Guns in the Future

I’ve worked in the news business for a number of years, and I’ve seen some pretty horrible stuff.  To be honest, I’m a little jaded when it comes to gun violence, but what happened in Connecticut stung me deeply.  If you can picture a grown man sitting at his desk at work crying, that was me as I edited video of the funerals for those children who died.

So what is the future of gun control in America?  President Obama has put together a special commission to come up with a solution.  According to the President, “This is not some Washington commission.  This is not something where folks are going to be studying the issue for six months and publishing a report that gets read and then pushed aside.”  I may be a bit cynical here, but whenever I hear a politician overemphasize a point like this I expect the opposite to happen.

However, politicians in Washington do seem eager to do something to prevent another mass shooting like the one at Sandy Hook Elementary.  Several politicians who opposed gun control laws in the past have apparently changed their minds, and the Republican Party seems hesitant to embrace the proposal by the NRA to put armed police in every school.

But even if all the Republicans and Democrats get together and agree to new gun control legislation, will that really stop gun violence?  With new technology like 3D printers, it will soon be possible for anyone to simply download schematics for a firearm and “print” them as plastic parts.  Once assembled, these plastic guns would be just as lethal as the real ones, and metal detectors wouldn’t be able to detect them.  Although 3D printers are not yet household devices, at least one website already provides the schematics.  Click here to read more about that.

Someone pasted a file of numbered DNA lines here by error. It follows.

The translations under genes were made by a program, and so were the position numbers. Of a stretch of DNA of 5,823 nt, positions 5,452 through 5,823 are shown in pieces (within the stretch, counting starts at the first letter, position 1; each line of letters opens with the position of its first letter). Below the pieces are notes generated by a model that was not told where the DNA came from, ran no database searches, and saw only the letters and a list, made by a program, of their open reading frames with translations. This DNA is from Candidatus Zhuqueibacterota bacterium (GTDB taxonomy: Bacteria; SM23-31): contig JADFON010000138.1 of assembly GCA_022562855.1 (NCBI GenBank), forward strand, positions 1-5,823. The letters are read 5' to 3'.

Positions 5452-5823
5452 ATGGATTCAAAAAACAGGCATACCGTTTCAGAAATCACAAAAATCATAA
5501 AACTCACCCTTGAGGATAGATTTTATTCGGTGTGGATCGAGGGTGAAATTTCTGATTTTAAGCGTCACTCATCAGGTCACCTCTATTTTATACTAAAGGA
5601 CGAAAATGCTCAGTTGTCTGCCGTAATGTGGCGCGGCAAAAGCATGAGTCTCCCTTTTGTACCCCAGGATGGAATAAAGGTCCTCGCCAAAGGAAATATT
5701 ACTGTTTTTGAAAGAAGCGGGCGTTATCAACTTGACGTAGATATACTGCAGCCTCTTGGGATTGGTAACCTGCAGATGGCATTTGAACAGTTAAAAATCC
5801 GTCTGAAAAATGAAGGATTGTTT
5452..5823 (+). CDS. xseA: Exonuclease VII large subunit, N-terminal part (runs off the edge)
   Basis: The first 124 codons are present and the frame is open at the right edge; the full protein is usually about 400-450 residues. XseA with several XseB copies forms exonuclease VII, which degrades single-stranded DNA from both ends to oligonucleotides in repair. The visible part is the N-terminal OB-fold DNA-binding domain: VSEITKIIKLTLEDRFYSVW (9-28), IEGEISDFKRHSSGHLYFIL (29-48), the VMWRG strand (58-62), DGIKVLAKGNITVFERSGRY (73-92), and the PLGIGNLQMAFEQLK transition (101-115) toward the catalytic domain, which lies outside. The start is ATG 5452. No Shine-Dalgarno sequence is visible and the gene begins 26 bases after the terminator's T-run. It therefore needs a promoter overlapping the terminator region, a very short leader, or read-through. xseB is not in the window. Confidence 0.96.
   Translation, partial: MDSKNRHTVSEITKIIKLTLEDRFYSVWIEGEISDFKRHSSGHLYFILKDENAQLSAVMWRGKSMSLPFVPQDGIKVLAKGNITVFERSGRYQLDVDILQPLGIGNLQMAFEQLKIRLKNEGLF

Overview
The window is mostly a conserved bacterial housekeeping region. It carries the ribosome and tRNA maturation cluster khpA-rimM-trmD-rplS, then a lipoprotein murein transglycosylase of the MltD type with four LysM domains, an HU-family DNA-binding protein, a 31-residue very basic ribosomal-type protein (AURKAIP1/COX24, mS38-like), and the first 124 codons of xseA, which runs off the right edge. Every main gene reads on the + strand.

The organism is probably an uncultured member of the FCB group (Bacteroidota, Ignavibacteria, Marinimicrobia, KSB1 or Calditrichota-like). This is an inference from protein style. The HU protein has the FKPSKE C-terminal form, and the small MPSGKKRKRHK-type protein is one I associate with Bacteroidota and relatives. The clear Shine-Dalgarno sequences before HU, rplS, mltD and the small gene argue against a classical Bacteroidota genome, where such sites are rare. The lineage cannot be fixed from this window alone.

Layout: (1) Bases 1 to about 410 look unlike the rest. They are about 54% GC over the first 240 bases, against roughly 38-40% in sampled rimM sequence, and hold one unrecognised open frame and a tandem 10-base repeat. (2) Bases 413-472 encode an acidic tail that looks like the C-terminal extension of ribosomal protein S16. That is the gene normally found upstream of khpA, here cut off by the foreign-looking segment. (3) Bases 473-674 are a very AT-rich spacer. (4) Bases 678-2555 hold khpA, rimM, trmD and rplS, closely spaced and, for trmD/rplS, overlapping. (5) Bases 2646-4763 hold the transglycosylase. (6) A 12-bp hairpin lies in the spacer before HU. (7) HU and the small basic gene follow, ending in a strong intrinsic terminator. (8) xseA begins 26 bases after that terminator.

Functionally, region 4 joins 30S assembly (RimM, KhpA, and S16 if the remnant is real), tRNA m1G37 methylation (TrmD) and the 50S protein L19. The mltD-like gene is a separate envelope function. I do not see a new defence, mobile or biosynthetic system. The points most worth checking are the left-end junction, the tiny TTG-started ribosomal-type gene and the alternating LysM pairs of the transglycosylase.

So what is the future of guns?  I suspect the President’s “Washington commission” will publish a report which will be read and pushed aside, but maybe I’m wrong.  Maybe they really will try to do something.  But whatever happens, I expect that in the future, for better or worse, guns will still be readily available.

What do you think?

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2 thoughts on “Guns in the Future

  1. I found a S&W in a river over thirty years ago when I was a boy. The gun was ancient and unusual looking because a small rock was hugging the barrel, fused like one with the metal six shooter. Being just a kid, I smashed off the rock from my new found treasure. The cops said it was probably tossed into the drink by a real life bank robber over 50 years ago, so I was allowed keep it…. well at least for a little while.

    My teacher allowed me to take my treasure home but my father was not happy. He forbid me to keep it in the house and lectured me proper over guns belonging to lawmen only. Dad was right, of course, just look at all the guns floating around today. In the end my teacher got it and locked my S&W treasure away under heavy lock and key. It made perfect sense in late 70’s and I never ever saw or held my ‘bank robber’ treasure ever again.

    • That’s a really cool story. I may not like guns much, but to find a piece of history like that and hold it in your hands…

      My father owned a few Civil War replica weapons. He had an officer’s saber with the edge blunted, and he let me hold that sometimes. I was young enough that I didn’t know the difference between a replica and the real thing, so I thought I had a genuine artifact from the 1860’s in my hands. Those replicas taught me not only to have a healthy fear for weapons but more importantly a respect for the past.

      You did the right thing letting your teacher lock that S&W away. I hope it’s still preserved for future generations.

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